The Movie Waffler New Release Review - <i>Frank</i> | The Movie Waffler

New Release Review - Frank

A young musician joins a dysfunctional rock group led by the mysterious Frank.

Directed by: Lenny Abrahamson
Starring: Michael Fassbender, Domhnall Gleeson, Maggie Gyllenhaal, Scoot McNairy, Tess Harper

Jon (Gleeson) lives a hum-drum life, living with his parents while attempting to establish himself as a keyboard player. As luck would have it, he lands the opportunity of performing with the unpronounceable art-rock group Soronprfbs after their keyboardist quits due to a nervous breakdown. The band ask Jon to accompany them to Ireland where, to his surprise, they plan to record an album during a prolonged stay. As tempers flare and the members become increasingly agitated, Jon debates whether he has made the right choice, but is drawn towards the enigmatic band leader, Frank (Fassbender), who keeps his face concealed under a papier-mache Frank Sidebottom head.
When Jon first encounters Frank, he interrogates band manager Don (McNairy) about the logistics and purpose of his disguise. "You're just going to have to go along with it," Don tells him, but this is really Abrahamson addressing the doubters in his film's audience. It's a cheeky move, especially given the gimmicky nature of the set-up.
Jon Ronson's screenplay is based very loosely on his own real life experiences performing as a member of a rock group fronted by Frank Sidebottom, who anyone over the age of 30 from the British Isles will be familiar with. Sidebottom was the comic persona of comedian/musician Chris Sievey and was a regular feature on UK TV in the early nineties.(The recent movie Filth also prominently features Sidebottom.) Oddly enough, none of the characters in Frank ever mention Sidebottom's name, making its story seem to occur in some parallel universe in which Frank hails from Kansas rather than Manchester.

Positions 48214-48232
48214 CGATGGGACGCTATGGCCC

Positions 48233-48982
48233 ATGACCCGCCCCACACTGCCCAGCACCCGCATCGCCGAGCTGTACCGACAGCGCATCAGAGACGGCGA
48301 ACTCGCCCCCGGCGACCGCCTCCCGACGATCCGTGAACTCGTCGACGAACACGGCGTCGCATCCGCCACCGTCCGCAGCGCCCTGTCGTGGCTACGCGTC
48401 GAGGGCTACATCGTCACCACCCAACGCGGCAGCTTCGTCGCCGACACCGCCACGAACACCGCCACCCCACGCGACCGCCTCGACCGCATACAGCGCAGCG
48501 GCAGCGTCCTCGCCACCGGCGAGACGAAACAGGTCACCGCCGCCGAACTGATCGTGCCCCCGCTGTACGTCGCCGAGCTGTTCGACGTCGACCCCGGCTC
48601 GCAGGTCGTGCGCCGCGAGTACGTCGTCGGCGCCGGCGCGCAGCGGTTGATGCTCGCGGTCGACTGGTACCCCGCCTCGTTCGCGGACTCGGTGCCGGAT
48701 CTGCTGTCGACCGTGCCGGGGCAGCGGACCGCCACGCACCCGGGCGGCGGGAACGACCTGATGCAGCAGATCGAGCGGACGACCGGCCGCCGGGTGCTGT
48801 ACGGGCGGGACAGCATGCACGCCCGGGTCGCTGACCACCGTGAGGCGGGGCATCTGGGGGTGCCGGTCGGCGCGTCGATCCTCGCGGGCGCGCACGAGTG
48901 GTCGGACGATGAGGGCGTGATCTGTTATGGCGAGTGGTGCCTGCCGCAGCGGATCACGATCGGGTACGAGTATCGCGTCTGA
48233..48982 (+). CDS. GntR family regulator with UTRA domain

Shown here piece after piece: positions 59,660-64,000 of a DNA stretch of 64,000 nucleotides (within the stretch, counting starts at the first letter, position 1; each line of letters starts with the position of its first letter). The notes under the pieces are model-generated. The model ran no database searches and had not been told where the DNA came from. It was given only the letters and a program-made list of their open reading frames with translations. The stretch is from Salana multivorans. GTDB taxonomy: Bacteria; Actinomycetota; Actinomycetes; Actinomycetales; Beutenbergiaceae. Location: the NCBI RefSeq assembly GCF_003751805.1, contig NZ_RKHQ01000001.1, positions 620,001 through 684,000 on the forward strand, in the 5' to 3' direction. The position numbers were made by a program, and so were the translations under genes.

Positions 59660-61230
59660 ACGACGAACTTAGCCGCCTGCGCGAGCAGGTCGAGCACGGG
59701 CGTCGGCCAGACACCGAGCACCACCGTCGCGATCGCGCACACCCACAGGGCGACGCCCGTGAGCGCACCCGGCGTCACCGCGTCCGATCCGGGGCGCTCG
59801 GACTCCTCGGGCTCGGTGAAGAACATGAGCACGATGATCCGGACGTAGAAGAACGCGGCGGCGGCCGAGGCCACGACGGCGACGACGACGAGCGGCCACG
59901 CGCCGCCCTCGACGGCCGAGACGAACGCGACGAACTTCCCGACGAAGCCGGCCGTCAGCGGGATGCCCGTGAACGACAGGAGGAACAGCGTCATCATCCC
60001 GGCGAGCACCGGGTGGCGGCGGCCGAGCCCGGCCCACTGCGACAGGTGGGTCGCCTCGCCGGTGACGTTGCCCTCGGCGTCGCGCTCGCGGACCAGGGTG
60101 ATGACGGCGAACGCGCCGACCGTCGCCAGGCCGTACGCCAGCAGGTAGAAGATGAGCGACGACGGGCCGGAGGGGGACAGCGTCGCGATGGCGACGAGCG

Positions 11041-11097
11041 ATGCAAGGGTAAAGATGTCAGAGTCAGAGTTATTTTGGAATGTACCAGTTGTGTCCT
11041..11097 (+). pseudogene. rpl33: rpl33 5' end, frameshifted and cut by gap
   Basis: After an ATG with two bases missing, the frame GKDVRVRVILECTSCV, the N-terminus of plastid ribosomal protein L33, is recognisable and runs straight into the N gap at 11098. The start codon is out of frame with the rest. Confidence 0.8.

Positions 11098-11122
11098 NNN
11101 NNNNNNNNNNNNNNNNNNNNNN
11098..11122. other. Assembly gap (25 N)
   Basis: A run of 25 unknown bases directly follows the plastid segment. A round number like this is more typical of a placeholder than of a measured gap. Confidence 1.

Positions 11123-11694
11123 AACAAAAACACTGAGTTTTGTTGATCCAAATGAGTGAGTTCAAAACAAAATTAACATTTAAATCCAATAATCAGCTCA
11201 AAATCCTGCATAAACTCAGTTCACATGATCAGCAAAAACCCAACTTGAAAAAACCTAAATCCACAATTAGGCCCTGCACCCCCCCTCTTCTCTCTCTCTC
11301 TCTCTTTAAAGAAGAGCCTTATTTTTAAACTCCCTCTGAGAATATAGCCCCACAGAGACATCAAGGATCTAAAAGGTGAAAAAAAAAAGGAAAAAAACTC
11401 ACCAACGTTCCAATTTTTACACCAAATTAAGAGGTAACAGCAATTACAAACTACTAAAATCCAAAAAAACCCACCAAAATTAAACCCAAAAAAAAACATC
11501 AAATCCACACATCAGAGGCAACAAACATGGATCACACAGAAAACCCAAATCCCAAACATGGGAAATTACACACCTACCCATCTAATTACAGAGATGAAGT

The movie shares many plot similarities with Cameron Crowe's Almost Famous but contains a level of twee that even arch-sentimentalist Crowe would wince at. Whereas Crowe's film made the rock lifestyle seem glamorous and appealing, at least at first, spending time in the company of Soronprfbs is far from a fun experience. They seem to have no musical talent and spend their time behaving like irritating adolescents. They're the sort of people that give creative types a bad name, although they don't seem to actually create anything.
These people are clearly mad but said madness is played for laughs until the film's final act, when Jon discovers that mental illness is actually a bit of a downer. The film ends in a sentimental moment that Crowe would be proud of, but it's based on a terribly irresponsible decision made by Jon, and it's a moment of pathos the film hasn't earned. 

Eric Hillis